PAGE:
Worst of all, the game’s compulsory missions are a poor fit for the compulsory story. The game begins with Nico lamenting his sins and hoping to make a clean break from his murderous past by coming to America…where he promptly begins killing all sorts of schlubs like it ain’t no thing. Every once in a while, players are given a prompt that can allow them to spare a life, but these few opportunities seem awfully hollow when you’re gunning down cannon fodder goons left and right with nary a compunction. Nico has incredible potential as a character, but it’s utterly squandered: he’s a cipher, an amoral blank who treats his friends, family and lovers like crap yet sits in surly judgment of everyone he meets. He trots out his sob story as the plot dictates, but his supposed regrets seem to have little bearing on his actions.
I’ll say this for GTA IV, though: it probably is the closest thing gaming has ever seen to a Hollywood production. Not because of its production values or Oscar-worthy writing, though. Rather, it’s video game as subpar Tarantino flick: it goes over the top with its violence and crassness, but ultimately is too bloated by its own smirky, self-satisfied sense of cleverness to transcend its failings and justify its excesses. Somewhere deep inside GTA IV is a real Grand Theft Auto game struggling to be free, but that masterpiece of gaming is imprisoned by myopic mandate of corporate overlords who don’t really understand why the billion-dollar property they inherited was so brilliant to begin with. Utterly disappointing.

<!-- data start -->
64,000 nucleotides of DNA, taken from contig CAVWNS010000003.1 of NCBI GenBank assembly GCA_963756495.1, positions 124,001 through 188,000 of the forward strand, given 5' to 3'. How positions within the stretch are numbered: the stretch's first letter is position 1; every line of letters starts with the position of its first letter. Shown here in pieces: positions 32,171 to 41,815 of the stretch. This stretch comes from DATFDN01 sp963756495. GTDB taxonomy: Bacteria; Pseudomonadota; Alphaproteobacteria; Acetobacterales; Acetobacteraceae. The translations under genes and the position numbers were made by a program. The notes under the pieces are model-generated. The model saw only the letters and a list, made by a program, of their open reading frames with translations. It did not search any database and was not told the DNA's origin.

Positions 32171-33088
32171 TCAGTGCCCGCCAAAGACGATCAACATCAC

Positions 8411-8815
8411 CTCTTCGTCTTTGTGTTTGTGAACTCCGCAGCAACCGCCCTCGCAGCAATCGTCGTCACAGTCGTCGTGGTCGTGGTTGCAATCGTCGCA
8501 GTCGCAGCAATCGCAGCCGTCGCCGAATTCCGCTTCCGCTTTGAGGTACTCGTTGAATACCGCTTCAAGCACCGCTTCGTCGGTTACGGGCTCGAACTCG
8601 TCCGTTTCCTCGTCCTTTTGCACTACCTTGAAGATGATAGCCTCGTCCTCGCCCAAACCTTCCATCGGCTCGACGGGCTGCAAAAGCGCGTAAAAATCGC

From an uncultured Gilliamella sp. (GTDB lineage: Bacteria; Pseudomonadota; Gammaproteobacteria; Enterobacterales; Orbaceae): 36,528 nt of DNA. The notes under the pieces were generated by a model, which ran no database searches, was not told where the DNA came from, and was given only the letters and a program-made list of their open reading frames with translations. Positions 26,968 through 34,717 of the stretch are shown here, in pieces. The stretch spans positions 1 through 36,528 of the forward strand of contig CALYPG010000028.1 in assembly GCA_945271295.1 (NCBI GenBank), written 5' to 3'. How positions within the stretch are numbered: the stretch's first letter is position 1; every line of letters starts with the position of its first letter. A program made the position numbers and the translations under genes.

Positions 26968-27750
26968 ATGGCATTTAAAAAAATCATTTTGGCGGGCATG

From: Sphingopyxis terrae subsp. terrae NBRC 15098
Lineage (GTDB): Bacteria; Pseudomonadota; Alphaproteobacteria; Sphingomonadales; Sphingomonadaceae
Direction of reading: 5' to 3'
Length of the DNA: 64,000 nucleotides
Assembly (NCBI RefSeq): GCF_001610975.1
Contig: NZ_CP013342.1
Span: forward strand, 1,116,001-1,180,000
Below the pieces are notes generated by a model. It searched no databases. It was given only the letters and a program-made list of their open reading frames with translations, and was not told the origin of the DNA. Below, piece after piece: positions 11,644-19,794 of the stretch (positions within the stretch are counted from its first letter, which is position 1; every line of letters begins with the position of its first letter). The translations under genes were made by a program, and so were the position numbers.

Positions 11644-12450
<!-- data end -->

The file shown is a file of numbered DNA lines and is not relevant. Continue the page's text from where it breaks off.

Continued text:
35 thoughts on “The 2008 review revue, part eight”
I actually love GTA IV way more than the previous installments.
Please don’t punch my biscuits.
I don’t punch biscuits for having different tastes. That’s just silly. But…why do you like it? I found the whole thing to be a terrible chore that offered nothing compelling, except the opportunity to listen to Gong’s “Heavy Tune.” But then I bought a copy of Espresso II, and then I had no reason to play GTA IV at all.
The only thing I really enjoyed about the previous GTA games was driving around the city, learning the layout and checking out all the cool things. Given that Burnout Paradise focuses solely on this without the need for irritating combat, tedious characters or frustrating and boring missions, I have no need for GTA games anymore.
This is probably my dumbest reason for liking GTA IV, but visiting New York City has always been a sort of dream of mine; because this new-gen Liberty City really is a somewhat accurate facsimile of the real thing, I have fun just driving around just looking at all the big-city architecture.
Yes, dumb reason, I know.